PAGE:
Children born to subfertile parents, who took more than a year to conceive or required fertility treatment, are more likely to develop asthma, say scientists.
Data from over 13,000 children, forming part of the UK Millennium Cohort Study, was analysed. Children born using assisted reproduction technologies (ART) were two to four times more likely to have asthma or have taken anti-asthmatic medication by age five than children planned and conceived naturally.
Lead researcher Dr Claire Carson, from the National Perinatal Epidemiology Unit at the University of Oxford, said: 'Although the children born after ART were more likely to be diagnosed and treated for asthma than other children, it is important to remember that in absolute terms the difference is quite small'.
In the study 15 percent of all children aged five had asthma. This figure rose to 24 percent among the 104 children born through ART, such as IVF and ICSI. In the UK, asthma is common in childhood, with around 20 percent of five-year-olds diagnosed with the condition.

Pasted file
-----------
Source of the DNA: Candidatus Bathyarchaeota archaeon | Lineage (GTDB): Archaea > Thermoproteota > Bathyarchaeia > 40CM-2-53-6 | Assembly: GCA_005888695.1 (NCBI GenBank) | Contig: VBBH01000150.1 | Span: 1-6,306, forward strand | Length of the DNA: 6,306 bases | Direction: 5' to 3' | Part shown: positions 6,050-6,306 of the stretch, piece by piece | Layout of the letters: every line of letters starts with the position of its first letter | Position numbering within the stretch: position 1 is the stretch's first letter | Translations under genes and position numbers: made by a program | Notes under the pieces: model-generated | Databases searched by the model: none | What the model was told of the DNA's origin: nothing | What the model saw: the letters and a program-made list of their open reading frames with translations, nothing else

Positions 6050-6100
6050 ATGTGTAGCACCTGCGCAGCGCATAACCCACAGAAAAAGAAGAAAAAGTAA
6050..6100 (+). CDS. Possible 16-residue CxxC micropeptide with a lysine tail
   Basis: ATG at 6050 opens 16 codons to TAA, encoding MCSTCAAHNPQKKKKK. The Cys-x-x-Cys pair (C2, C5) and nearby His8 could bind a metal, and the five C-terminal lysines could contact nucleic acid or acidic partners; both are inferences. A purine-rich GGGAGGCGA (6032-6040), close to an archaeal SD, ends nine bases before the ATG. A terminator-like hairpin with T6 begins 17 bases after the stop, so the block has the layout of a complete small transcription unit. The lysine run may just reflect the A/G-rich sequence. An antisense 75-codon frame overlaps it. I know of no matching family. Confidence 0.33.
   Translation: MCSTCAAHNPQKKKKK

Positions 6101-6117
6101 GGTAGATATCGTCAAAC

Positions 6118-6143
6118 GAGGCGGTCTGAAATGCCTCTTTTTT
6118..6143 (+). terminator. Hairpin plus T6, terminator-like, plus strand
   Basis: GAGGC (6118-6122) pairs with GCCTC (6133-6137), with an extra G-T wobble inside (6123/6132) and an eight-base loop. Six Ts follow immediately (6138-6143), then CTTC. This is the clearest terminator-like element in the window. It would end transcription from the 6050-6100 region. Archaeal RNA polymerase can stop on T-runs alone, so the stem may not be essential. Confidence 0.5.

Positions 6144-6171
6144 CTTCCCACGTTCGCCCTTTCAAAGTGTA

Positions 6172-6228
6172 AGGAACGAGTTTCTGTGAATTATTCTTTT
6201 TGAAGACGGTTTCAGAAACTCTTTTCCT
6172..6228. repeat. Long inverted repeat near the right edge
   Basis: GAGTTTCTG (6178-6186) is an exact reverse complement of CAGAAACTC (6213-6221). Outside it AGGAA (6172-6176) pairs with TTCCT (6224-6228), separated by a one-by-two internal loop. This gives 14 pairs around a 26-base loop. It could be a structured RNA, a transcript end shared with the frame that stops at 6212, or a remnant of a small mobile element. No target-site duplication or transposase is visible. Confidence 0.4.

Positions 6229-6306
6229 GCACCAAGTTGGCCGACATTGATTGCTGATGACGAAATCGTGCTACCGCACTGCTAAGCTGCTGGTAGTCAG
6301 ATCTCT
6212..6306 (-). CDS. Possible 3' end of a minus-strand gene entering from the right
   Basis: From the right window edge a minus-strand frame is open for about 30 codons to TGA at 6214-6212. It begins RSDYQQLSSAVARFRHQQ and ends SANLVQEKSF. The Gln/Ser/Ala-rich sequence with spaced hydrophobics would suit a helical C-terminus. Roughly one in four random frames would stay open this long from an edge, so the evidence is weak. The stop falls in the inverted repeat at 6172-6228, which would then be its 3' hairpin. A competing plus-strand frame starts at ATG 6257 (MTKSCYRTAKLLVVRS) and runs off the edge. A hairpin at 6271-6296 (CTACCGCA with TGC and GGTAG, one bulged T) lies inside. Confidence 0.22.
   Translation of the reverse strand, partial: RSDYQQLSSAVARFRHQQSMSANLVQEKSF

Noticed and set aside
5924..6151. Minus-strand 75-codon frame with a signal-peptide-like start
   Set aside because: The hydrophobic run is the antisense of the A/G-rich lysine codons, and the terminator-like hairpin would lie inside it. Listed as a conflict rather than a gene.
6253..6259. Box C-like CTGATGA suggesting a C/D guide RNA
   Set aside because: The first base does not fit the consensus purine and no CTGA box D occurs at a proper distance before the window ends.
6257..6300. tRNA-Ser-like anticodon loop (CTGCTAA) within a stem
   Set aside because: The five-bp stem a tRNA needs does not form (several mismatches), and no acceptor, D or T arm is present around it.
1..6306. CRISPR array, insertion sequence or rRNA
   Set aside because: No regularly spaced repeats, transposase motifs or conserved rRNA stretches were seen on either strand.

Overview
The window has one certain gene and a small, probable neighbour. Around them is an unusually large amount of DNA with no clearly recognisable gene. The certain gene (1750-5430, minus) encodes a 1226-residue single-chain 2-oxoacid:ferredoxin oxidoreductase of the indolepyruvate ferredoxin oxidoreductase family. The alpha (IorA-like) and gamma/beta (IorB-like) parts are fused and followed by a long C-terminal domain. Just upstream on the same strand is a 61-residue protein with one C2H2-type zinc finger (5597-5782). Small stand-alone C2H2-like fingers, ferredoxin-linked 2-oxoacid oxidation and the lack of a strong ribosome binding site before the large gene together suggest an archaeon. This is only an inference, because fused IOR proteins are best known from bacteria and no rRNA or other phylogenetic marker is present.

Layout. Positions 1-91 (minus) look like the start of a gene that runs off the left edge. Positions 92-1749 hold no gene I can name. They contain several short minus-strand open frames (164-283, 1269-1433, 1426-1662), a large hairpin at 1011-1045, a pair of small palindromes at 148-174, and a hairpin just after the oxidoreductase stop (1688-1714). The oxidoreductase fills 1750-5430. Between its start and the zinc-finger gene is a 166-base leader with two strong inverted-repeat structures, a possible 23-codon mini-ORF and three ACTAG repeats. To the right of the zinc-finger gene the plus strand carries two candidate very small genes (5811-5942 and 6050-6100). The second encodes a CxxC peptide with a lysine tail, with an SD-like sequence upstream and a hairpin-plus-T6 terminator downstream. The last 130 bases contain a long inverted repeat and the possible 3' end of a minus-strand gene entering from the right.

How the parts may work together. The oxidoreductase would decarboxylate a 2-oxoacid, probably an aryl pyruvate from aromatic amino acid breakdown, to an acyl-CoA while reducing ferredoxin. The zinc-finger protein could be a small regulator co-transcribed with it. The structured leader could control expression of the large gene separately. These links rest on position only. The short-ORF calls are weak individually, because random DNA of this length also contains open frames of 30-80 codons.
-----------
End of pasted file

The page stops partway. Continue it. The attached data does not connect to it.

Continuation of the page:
The causes of asthma are not completely understood but both genetic and environmental factors play a role in its development. A link between childhood asthma and ART remained evident in the study after researchers controlled for confounding factors, including maternal asthma, family smoking, the presence of furry household pets and social class.
It is not known whether the increased presence of asthma in children born using ART is a result of the fertility treatment, the underlying infertility or another as yet unknown cause.
Malayka Rahman, research analysis and communications officer at the charity Asthma UK, cautioned that the study sample size was small and current research in this area is not conclusive: 'Further work is needed to establish what might be causing this association and whether there are other factors at play other than the IVF treatment itself. In the meantime those considering IVF should speak to their GP about the benefits and health risks in order to make an informed decision'.
The study was published in the journal Human Reproduction.